Far From The Island – 43

He was staring out over the moorland, above which the vast expanse of sky hung silver-grey like a mirror-image of the sea.

“Aye, that’s right.”

“Godmother to the wee boy you rescued, apparently.”

“Edward. You have been doing your homework, haven’t you?”

Fiona blushed.

“It came up in conversation over dinner.” And at breakfast and at supper, but she would not tell Euan that. “Isabel’s husband Gavin was saying that you’ve really turned a corner with the laird.”

“Gavin tends to exaggerate.”

“And you always were one to play down your successes,” Fiona said tartly. “He said that you’ve managed to stop at least two more evictions since poor Fraser McGowan was forced to leave the island. That’s two families who still have their homes and their livelihoods thanks to you.”

Euan laughed, running his fingers through his dishevelled hair, pushing it back from his face.

“I’d forgotten what a wee fishwife you could be when it comes to defending your own.”

“If that’s your idea of a compliment . . .” Fiona crossed her arms over her chest and struggled to bite back her answering smile.

“Oh, if it’s compliments you’re after . . .” Euan touched her cheek.

The contact stilled them both. Their eyes met, and Fiona caught her breath at the unexpected and unmistakable frisson of attraction which flared between them. The world seemed to narrow and focus, so that nothing existed other than the two of them standing inches apart on the windswept moor.

Without meaning to, she took a step towards him. His fingers slid from her cheek to the nape of her neck, making her shiver as he urged her gently closer. Her heart was racing. She could feel his breath on her cheek, he was so near. He tilted his head, and she lifted hers in the most natural of preludes to a kiss.

They both sprang apart at the same time. Blushing furiously, Fiona made a play of rearranging her plaid while Euan went back to staring out over the moor, his face implacable. What on earth had she been thinking? Was this her idea of putting things right between them?

“I’ve met someone, too,” she said abruptly, her voice sounding quite odd to her own ears. “A doctor. Matthew Usher.”

Euan dragged his eyes back to her, his face shuttered, unreadable.

“I heard. I wish you every happiness,” he said.

“Nothing is decided yet. We are going to wait until I have finished my training. I’ve still two years to go.”

Euan raised an eyebrow.

“Two years. He’s a patient man, then. I’m pleased for you, Fiona. You deserve to find happiness.”

He didn’t look pleased. Until now, she had not questioned the fact of Matthew being prepared to wait such a long time. It seemed no hardship to her, so she’d assumed he felt the same.

“And you? When will you be married, Euan?”

“Married!” He looked quite startled. “I’ve no plans in that direction as yet. Louisa is only a visitor at the big house. She will not remain on Heronsay for ever.”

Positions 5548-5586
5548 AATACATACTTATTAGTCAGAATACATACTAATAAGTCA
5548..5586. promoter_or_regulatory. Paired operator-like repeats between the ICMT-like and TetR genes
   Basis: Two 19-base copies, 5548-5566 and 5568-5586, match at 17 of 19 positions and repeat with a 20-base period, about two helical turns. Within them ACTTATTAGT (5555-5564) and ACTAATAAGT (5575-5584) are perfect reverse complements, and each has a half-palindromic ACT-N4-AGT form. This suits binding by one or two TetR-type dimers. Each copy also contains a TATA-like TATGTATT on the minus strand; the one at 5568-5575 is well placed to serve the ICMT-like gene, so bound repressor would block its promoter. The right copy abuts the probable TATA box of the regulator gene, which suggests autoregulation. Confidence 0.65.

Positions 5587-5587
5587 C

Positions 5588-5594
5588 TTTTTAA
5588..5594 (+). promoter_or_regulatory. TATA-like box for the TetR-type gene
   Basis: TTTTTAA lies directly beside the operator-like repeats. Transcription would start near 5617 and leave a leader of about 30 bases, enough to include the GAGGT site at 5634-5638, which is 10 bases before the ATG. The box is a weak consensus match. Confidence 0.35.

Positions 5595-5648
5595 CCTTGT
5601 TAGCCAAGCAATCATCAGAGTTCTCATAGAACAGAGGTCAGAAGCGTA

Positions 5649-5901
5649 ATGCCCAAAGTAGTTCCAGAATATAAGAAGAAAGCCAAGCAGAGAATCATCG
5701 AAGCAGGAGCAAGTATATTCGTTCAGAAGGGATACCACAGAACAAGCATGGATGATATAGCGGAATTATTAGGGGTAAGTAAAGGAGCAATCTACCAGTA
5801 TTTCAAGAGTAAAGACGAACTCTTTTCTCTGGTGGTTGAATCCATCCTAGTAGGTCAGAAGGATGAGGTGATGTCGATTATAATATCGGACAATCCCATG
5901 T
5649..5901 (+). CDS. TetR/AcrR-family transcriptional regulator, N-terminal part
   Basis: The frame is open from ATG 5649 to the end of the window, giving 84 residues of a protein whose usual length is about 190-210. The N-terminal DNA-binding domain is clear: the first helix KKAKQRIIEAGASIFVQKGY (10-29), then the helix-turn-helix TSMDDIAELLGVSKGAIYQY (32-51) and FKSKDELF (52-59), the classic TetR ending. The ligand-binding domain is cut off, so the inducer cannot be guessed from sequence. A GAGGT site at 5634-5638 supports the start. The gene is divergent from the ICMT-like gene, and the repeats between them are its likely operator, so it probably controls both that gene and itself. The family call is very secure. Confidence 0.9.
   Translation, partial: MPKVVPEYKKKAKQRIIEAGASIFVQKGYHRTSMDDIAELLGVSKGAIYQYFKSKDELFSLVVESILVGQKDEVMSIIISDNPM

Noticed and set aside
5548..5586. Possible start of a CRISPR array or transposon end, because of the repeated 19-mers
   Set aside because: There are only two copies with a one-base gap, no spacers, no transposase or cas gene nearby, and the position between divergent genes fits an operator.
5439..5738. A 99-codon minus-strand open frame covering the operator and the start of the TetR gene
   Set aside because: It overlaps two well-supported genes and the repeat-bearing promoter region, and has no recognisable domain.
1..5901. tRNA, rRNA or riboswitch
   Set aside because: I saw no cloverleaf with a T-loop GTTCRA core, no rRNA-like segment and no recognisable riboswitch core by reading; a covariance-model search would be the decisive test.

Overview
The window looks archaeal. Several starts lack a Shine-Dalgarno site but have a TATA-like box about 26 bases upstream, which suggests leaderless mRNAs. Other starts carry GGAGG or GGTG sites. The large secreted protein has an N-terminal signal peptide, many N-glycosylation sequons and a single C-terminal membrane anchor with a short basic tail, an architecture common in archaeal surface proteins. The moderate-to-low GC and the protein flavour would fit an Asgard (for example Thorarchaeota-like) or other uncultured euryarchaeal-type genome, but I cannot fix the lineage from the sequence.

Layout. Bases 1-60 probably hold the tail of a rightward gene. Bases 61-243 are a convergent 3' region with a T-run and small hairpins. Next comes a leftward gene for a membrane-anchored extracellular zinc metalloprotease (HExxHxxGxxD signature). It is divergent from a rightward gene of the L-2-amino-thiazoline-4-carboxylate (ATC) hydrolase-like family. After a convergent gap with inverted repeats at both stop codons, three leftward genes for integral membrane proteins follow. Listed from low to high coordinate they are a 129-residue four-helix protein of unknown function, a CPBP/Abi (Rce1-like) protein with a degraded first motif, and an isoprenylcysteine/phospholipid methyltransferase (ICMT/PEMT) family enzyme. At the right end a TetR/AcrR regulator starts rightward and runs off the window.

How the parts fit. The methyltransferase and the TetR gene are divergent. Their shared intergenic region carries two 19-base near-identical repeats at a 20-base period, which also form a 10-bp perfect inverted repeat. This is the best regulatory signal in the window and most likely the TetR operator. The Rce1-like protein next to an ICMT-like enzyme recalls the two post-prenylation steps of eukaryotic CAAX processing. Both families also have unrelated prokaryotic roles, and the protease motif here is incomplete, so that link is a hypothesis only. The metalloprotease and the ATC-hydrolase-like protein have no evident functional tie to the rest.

“From what I’ve heard, she has already extended her stay several times.” She had no idea why she was pushing him. It was not because she had any feelings of that nature – she had had her chance – but because she wanted him to be happy, Fiona told herself. “At least this Louisa has proven that she likes our island,” she continued brightly. “There should not be any difficulty in persuading her to move here permanently.”

“With respect, that is no longer any of your business, Fiona. Your life is in Glasgow now, with your doctor friend. Things might be on a better footing with the new laird now, but there’s still a lot of work to be done, and until he rids himself of that vicious factor of his . . .” Euan broke off angrily. “There is no need to concern yourself with either me or Heronsay.”

“This will always be my home, Euan. My friends are on Heronsay, my roots are here. Of course I care what happens on the island.”

He shrugged.

“You left and have no intentions of coming back, you’ve made that perfectly clear.”

Fiona stared at him, her eyes smarting with tears.

“Heronsay will always be in my heart,” she said.

Euan’s face softened.

“I don’t doubt it, but unfortunately we can’t always have what’s in our hearts.”

“What do you mean?” she asked.

He shook his head.

“Nothing,” he said, and held out his hand. “Come on, it’s going to rain. Let us go and pay our respects to your father.”

She did not move.

“I had to get away, Euan.” She looked up at him, pleading for understanding.

He sighed.

“I know,” he said with a twisted smile. “You needed to get away from the memories and you needed to spread your wings. And your new life suits you, I can see that, Fiona. You clearly love nursing. Your face lights up when you talk about it.”

She swallowed the lump in her throat.

“Are you happy?”

He grinned.

“Och, when we’ve finally managed to rid ourselves of Factor Morrison and the laird gives his tenants ownership of their lands, and the sea is for ever calm and the catch swims freely into the nets and the fishermen want a new boat from me every year, then I’ll be happy. In the meantime, I’ll settle for not getting a soaking. Come on.”

Alan Spink

Alan is a member of the “Friend” Fiction Team. He enjoys working closely with writers and being part of the creative process, which sees storytelling ideas come to fruition. A keen reader, he also writes fiction and enjoys watching football and movies in his spare time. His one tip to new writers is “write from your imagination”.